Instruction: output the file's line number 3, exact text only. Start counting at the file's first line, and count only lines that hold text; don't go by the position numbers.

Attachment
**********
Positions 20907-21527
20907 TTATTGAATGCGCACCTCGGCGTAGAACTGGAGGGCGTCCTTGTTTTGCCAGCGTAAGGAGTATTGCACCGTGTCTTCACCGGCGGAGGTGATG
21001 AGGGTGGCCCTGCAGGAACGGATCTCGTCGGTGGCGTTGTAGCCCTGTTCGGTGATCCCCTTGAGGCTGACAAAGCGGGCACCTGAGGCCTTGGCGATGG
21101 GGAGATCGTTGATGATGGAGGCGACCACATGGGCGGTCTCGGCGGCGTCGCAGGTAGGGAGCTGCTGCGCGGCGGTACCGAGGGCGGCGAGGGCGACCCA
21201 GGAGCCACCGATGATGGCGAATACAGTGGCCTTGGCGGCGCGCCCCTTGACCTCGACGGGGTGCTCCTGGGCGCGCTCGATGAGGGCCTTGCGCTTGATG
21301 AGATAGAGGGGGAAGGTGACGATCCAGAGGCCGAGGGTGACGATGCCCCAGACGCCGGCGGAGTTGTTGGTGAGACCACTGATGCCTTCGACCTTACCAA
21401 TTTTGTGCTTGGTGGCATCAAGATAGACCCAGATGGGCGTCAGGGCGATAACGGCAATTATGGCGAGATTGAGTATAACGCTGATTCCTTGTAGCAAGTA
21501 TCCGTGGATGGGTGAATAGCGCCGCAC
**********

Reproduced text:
21001 AGGGTGGCCCTGCAGGAACGGATCTCGTCGGTGGCGTTGTAGCCCTGTTCGGTGATCCCCTTGAGGCTGACAAAGCGGGCACCTGAGGCCTTGGCGATGG